Table III

Distribution of average quantity per item across family health services authorities (FHSAs) and regional health authorities, with coefficient of determination for regression of quantity per item on percentage exempt across FHSAs

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Variation between regional health authorities

Table III shows that the semi-interquartile range divided by the median varied from 1% to 14% across the 90 drugs. For atenolol it was 7%; the interquartile range was from 40 to 50 tablets per item, and half the regions therefore had an average quantity per item outside this range. The values should be compared with the corresponding coefficients of variation at family health services authority level, bearing in mind that the semi-interquartile range divided by the median is approximately two thirds of the coefficient of variation for the normal distribution. Thus, for magnesium trisilicate mixture, for example, variation was similar at the two levels; for atenolol 100 mg the regional variation was slightly less.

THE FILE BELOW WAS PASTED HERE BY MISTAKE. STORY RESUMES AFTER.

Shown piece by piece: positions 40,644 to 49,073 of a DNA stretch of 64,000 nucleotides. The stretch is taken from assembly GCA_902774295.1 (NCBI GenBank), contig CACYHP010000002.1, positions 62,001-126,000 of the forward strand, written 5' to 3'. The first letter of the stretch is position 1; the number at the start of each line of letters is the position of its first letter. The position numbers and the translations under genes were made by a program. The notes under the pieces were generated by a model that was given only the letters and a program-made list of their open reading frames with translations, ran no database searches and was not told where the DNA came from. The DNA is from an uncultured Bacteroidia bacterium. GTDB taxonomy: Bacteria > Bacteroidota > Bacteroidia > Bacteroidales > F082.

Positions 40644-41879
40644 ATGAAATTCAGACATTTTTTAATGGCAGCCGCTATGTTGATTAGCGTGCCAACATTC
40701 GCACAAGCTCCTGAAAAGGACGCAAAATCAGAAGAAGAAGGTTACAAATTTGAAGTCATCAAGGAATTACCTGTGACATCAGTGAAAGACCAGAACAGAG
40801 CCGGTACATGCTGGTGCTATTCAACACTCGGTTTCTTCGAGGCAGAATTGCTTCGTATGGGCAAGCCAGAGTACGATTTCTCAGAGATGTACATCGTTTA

Variation between regions was less than variation between family health service authorities for many drugs, as would be expected. However, a semi-quartile range divided by the median of 5% indicates a considerable degree of variation in average quantity per item, and a value of 10% an enormous variation. In this sample, 33 of the 90 drugs had a value of 5% or more, and for six drugs it was 10% or more.